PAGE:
Capture the Atlas (opens in new tab) has just announced its Northern Lights Photographer of the Year winners. The Aurora Borealis has mesmerized people for millennia with its dancing waves of light in green, purple, and blue hues. It can be seen from both the North and South Pole and while incredibly beautiful to watch, it’s actually the result of solar storms that give out huge clouds of electrically charged particles.
• These are the best camera for astrophotography
Seeing the Aurora Borealis is a bucket list dream not just for keen landscape photographers but for a lot of people who are left in awe of its beauty. This year’s entries were taken all over the world from places you’d expect to see it such as Iceland, Norway, New Zealand and Canada, however, some countries are not so well-known spots to watch the stunning spectacle.
Nugget Point Lighthouse is on the eastern side of New Zealand’s South Island. It rests above the famous rocks, which were named by Captain Cook because they looked like pieces of gold. The lighthouse is set on a precipice, where the ocean meets the sky. From here, you can get panoramic views of the southern seas, so it’s a photographer’s dream location.
We have all heard stories about the land of the Midnight Sun: in the summer, the sun doesn’t really set, and in the winter, nights are long with no sun, or very little sun at all. But there are also 3-4 days each month when the moon doesn’t set (circumpolar) and 3-4 days each month when it doesn’t rise!
New Zealand is really a special place for astrophotography (opens in new tab). The skies are beautifully dark, and there are so many interesting landscape features to take in. Despite this, I’ve never managed to capture an Aurora shot with an interesting foreground element prior to this moment.
Unfortunately, the Aurora activity is not as consistent compared to other forms of astrophotography, so I had to be patient.
These are the Arctic nights that leave you breathless! I decided to spend that night up in the mountains with one of the most beautiful views of the Lofoten Islands. My goal was to photograph a “double Aurora & Milky Way arc”, to add to my Aurora collection. I had been planning this pano for a couple of years, and finally, all the elements aligned.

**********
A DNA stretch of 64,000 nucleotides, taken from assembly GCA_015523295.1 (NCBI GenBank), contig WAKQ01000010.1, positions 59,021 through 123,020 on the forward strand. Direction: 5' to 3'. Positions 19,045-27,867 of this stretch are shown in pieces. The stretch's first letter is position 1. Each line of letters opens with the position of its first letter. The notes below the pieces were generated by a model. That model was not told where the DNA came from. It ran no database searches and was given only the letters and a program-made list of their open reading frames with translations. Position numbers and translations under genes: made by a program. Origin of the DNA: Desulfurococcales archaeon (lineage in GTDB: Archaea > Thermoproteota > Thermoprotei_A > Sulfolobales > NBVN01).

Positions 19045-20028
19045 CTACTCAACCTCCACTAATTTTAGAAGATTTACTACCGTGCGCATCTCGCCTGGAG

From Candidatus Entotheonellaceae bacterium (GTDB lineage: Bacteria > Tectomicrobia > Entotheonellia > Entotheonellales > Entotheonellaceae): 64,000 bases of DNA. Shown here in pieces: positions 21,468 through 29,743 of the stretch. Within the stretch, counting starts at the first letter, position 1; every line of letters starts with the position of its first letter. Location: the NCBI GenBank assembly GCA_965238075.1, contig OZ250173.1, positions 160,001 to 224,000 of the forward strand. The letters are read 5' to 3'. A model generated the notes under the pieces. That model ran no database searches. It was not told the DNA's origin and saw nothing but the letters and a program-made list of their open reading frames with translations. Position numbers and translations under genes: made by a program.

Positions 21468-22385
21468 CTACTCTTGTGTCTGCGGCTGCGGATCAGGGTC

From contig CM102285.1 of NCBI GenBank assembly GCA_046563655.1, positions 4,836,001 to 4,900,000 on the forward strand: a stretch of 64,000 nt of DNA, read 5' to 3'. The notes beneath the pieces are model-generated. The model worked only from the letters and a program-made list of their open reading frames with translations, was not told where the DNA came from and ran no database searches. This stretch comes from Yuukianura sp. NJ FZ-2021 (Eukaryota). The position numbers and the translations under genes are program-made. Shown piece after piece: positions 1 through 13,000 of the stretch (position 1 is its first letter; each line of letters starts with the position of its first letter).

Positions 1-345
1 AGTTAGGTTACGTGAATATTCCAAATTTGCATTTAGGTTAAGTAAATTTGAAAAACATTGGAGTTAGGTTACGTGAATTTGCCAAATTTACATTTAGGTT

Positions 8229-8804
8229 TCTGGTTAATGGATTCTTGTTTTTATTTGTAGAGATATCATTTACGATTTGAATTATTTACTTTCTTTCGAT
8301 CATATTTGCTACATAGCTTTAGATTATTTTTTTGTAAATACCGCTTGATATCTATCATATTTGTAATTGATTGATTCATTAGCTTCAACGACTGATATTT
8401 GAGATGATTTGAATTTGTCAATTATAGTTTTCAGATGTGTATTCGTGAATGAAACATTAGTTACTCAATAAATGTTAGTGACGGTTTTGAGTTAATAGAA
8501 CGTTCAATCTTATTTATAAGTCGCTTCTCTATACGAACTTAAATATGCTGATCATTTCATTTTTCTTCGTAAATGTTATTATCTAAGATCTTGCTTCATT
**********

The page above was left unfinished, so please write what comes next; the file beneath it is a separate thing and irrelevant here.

This day will probably remain etched in my memory forever. It’s difficult to explain with words since to fully understand it you had to be there. To take this photo, I had to stay focused while contemplating this immense spectacle of nature, trying to stay as calm as possible despite my strong emotions.
I was lucky enough to witness a fantastic KP 8 display on my trip to Iceland back in October. Not only that, but it was also my first time experiencing and photographing the Northern Lights.
Originally my flight back home was scheduled to depart about 12 hours before this intense solar storm, but as soon as I saw the perfect weather and Aurora projections, I knew that I just had to change my plans and extend my trip by an additional day. Things finally came together, and I couldn’t be more pleased with the images I got.
When the Northern Lights go crazy in the night sky, focusing on your composition is worth the utmost effort because there is so much happening so quickly.
Even for a seasoned photographer, it’s very hard to focus on enjoying the Aurora while photographing it.
This is one of the most magical experiences I had on my last visit to Iceland.
I would also like to say that it was not easy at all. I took this picture the first day I arrived after a very long trip from Thailand. Of course, my goal was to chase the Green Lady during this trip, but I went to this location with the idea of photographing the sunset and then getting back to the hotel to rest.
Seeing the Northern Lights dance above one of the most beautiful mountains in Iceland is a difficult experience to put into words. Imagine the wind in your face, the smell of the sea, and the sound of the waves on the rocks while the Queen of the North dances in the sky.
I love nature in all its forms precisely because it offers moments like this.
Last February, I took a trip to explore Northern Russia. The place was very inhospitable, but we had some spectacular encounters with the “Green Lady”.
I took this image in Teriberka at about -30ºC. At these temperatures, you can only leave your tripod in one position because it will freeze, and you won’t be able to get it up or down, and therein laid the challenge of finding the perfect composition.
Check out the best lenses for astrophotography (opens in new tab) and our astrophotography tips (opens in new tab) so you can capture your own stunning shots of the Northern Lights.